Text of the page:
xmlns:p="http://primefaces.prime.com.tr/ui">
<h:head>
</h:head>
<h:body>
<h:outputText value="Select the files to upload (maxim 2MB):"/>
<p:growl id="uploadMessages" showSummary="true" showDetail="true"/>
<h:form enctype="multipart/form-data" prependId="false">
<p:fileUpload update="uploadMessages"
fileUploadListener="#{fileUploadController.handleFileUpload}"
sizeLimit="2097152"
multiple="true"
label="choose"
allowTypes="*.jpg;*.png;*.gif;"
description="Images"/>
</h:form>
</h:body>
</html>

As you can see, p:fileUpload is very flexible and customizable, allowing us to specify upload characteristics with a few simple attributes. Going further, we need a managed bean capable of dealing with upload itself. A possible implementation (probably not the best, but for sure not the worst) is listed below:

package com.extensions;

import java.io.File;
import java.io.FileOutputStream;
import java.io.IOException;
import java.io.InputStream;
import javax.faces.FacesException;
import javax.faces.application.FacesMessage;
import javax.faces.bean.ManagedBean;
import javax.faces.bean.RequestScoped;
import javax.faces.context.ExternalContext;
import javax.faces.context.FacesContext;
import javax.faces.event.ActionEvent;
import org.primefaces.event.FileUploadEvent;

@ManagedBean(name = "fileUploadController")
@RequestScoped
public class uploadFilesBean {

//Primitives
private static final int BUFFER_SIZE = 6124;
private String folderToUpload;

/** Creates a new instance of UploadBean */
public uploadFilesBean() {
}

public void handleFileUpload(FileUploadEvent event) {

ExternalContext extContext=FacesContext.getCurrentInstance().getExternalContext();

File result = new File(extContext.getRealPath("//WEB-INF//files//" +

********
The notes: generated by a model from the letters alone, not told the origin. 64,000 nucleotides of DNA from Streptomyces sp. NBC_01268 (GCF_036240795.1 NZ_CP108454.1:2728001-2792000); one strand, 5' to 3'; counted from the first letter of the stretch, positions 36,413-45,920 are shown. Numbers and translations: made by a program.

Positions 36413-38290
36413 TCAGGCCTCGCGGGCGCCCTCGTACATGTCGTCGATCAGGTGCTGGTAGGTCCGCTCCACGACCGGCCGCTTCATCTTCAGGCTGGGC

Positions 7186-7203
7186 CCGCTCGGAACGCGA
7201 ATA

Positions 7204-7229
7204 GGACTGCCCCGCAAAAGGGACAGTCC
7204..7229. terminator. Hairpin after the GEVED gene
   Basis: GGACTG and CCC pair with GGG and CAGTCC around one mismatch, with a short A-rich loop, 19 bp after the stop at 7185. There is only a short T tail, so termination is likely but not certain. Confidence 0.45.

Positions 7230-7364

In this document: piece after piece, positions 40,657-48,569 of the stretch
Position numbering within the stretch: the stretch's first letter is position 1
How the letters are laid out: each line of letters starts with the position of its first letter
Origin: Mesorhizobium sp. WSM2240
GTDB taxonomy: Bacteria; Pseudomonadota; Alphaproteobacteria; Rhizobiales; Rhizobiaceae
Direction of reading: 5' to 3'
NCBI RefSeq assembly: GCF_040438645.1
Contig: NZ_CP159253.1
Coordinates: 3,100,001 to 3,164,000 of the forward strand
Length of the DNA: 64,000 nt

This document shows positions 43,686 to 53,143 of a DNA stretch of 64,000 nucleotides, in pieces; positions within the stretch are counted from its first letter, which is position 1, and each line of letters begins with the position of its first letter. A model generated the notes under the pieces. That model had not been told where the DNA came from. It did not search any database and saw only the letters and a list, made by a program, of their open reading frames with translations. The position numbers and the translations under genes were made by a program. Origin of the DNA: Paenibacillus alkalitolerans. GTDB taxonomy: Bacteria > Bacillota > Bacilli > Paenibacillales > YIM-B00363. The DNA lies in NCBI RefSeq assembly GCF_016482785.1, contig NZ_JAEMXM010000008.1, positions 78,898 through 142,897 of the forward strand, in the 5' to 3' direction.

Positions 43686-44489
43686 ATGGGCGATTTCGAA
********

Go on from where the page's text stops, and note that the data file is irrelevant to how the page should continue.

event.getFile().getFileName()));
//System.out.println(extContext.getRealPath("//WEB-INF//files//" +
// event.getFile().getFileName()));

try {
FileOutputStream fileOutputStream = new FileOutputStream(result);

byte[] buffer = new byte[BUFFER_SIZE];

int bulk;
InputStream inputStream = event.getFile().getInputstream();
while (true) {
bulk = inputStream.read(buffer);
if (bulk < 0) {
break;
}
fileOutputStream.write(buffer, 0, bulk);
fileOutputStream.flush();
}

fileOutputStream.close();
inputStream.close();

FacesMessage msg = new FacesMessage("Succesful", event.getFile().getFileName()
+ " is uploaded.");
FacesContext.getCurrentInstance().addMessage(null, msg);

} catch (IOException e) {
e.printStackTrace();

FacesMessage error = new FacesMessage(FacesMessage.SEVERITY_ERROR,
"The files were not uploaded!", "");
FacesContext.getCurrentInstance().addMessage(null, error);
}
}
}

The uploaded files goes to /WEB-INF/files folder.

Here it is a nice screenshot of Prime Faces upload:

That was a simple example of Prime Faces upload. Do not hesitate to follow Prime Faces - ShowCase site (http://www.primefaces.org/showcase/ui/fileUploadHome.jsf) where you can see more types of uploads supported by Prime Faces.

Download a complete example tested under Tomcat 6 from here.

3 comments:

Anonymous said...

Hi ....

I have implemented the same kind of code for uploading files using tomcat . But what I have observed is that this works fine in localhost but when we try to upload the same from different machine being in the same network ... I get the filename along with the absolute path resulting it to fail while creating the file at Web-Inf.

Please suggest ..

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Anonymous said...

could you update the link? it's not available on file factory.